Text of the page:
First, the sun rises in the west on Venus, not the east.
Venus rotates slower than any other planet in our solar system… 243 days. That is actually longer than it takes for Venus to revolve around the sun (the Venus year is 225 days). The net result is a solar day that lasts about 116.75 Earth days.
Fortunately for the gameplay we aren’t tethered to the surface and we are suspended in a medium that is moving, on average, 200 km/h. That cuts the day down to about 192 hours or almost exactly 8 Earth days.
So that means that the “magic hour” lasts about 8 hours but then we are in complete darkness for almost 4 days!
Campaign is LIVE on Indiegogo!
Please contribute (even if it is just $1) to help the campaign trend in the first few days next week. Thank you for all of your support!
Here is the t-shirt design my brother-in-law whipped up late last night. You can get it at the $30 contribution level or higher.
Preliminary tests at almost 19 km above the surface. The plate is about 148.5 km square.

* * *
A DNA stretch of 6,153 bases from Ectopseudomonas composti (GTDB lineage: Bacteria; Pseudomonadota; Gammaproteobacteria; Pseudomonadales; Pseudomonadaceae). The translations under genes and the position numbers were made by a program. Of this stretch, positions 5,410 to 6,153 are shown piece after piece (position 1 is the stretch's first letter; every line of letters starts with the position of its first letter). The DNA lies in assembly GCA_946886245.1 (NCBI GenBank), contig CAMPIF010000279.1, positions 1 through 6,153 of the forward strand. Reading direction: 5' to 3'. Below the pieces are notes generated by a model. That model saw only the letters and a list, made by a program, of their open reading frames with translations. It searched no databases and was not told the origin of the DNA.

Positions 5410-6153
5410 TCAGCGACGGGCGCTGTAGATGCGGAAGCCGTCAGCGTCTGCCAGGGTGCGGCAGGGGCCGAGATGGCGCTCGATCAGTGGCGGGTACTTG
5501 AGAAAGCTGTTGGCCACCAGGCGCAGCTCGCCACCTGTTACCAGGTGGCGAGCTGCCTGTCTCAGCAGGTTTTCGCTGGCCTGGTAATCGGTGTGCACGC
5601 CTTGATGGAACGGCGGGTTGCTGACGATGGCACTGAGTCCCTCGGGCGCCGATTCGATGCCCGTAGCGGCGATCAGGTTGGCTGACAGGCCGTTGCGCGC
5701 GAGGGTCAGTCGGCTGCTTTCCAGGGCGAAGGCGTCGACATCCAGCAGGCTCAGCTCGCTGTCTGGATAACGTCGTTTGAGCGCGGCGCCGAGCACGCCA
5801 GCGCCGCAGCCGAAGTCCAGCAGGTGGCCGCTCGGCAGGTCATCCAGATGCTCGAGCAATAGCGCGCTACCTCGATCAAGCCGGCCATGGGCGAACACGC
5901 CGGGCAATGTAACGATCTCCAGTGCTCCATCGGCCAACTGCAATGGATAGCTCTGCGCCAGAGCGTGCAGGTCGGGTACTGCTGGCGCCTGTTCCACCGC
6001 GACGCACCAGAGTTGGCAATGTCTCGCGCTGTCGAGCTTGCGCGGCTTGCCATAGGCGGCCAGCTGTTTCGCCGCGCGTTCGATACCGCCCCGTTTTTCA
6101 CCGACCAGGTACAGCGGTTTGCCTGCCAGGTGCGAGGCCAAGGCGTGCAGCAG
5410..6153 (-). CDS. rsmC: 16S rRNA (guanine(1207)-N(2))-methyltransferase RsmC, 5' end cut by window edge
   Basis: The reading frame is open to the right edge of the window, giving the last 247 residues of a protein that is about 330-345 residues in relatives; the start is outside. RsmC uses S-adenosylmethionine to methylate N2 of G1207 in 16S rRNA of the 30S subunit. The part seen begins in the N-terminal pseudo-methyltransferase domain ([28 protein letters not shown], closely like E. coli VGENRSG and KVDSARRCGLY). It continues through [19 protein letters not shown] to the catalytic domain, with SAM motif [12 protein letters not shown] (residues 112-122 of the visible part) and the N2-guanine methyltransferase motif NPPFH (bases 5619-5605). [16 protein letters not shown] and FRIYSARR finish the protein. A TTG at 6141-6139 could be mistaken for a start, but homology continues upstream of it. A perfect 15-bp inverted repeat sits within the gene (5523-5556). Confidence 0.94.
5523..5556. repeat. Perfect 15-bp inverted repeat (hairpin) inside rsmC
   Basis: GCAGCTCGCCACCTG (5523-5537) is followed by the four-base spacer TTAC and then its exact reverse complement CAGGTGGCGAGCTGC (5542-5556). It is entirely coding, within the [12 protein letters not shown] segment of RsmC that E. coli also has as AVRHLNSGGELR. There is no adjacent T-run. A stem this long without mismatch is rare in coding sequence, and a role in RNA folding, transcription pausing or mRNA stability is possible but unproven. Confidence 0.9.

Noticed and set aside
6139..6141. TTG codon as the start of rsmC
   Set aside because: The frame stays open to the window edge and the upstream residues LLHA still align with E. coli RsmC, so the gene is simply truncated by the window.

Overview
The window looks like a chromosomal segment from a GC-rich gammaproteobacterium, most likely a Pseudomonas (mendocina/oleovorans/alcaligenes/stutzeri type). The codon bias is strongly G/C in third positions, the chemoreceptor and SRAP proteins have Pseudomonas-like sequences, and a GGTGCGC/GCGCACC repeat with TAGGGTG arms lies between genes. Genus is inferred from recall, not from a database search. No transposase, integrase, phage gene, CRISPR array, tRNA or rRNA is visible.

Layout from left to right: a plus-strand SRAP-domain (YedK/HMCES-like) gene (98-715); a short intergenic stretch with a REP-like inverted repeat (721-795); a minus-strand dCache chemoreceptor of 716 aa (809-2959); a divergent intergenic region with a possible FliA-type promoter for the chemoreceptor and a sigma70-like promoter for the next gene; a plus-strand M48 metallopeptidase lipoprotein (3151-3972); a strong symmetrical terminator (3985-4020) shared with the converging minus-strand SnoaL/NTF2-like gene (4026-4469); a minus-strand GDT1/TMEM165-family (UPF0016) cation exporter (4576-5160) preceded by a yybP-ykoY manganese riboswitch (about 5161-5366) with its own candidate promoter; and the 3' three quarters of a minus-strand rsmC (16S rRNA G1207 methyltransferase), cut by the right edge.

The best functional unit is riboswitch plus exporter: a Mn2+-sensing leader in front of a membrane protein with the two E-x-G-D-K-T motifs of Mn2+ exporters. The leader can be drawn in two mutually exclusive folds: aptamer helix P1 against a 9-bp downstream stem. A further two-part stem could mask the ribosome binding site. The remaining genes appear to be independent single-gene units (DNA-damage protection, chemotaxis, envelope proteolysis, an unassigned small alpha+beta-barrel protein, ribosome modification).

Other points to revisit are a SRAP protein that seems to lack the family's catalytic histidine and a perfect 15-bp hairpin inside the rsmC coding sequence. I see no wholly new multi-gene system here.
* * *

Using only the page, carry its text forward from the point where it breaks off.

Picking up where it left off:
Level 7 data is essentially a Mercator map that is 131072 x 65536 pixels. That comes out to 3.447 pixel per km.
The equatorial circumference is 38,026 km with no oblateneess – Venus rotates so slowly that it doesn’t bulge at the equator!
A proposal has been submitted by our friends at Triple-I to have the Dropship Simulator exhibit at Big Kansas City 2014. Everyone keep their fingers crossed!
Finally got it! It was a combination of OpenGL row-major vs. column-major and a lesser known difference between projection matrices (DirectX screen-space origin is top-left, OpenGL is bottom-left).
Such a relief for me – I have literally not been sleeping well … my dreams incorporate concatenations, negative signs, etc. I actually read this lecture a while back but I didn’t focus on the differences between OpenGL and DirectX because I didn’t actually have a solution for either platform until very recently.
The latest work… working past some of the column-major vs. row-major matrix ordering and differences between left-hand and right-hand coordinate systems – brings back memories.
Wired up the Motion Control Unit (MCU) which does the start-up and shut-down sequences for me automatically and currently mimics the joystick motion.
I also got asynchronous email support wired up and fixed a couple glaring issues with multiple game controllers. Still working out issues with the door device (processing multiple requests for open and close simultaneously).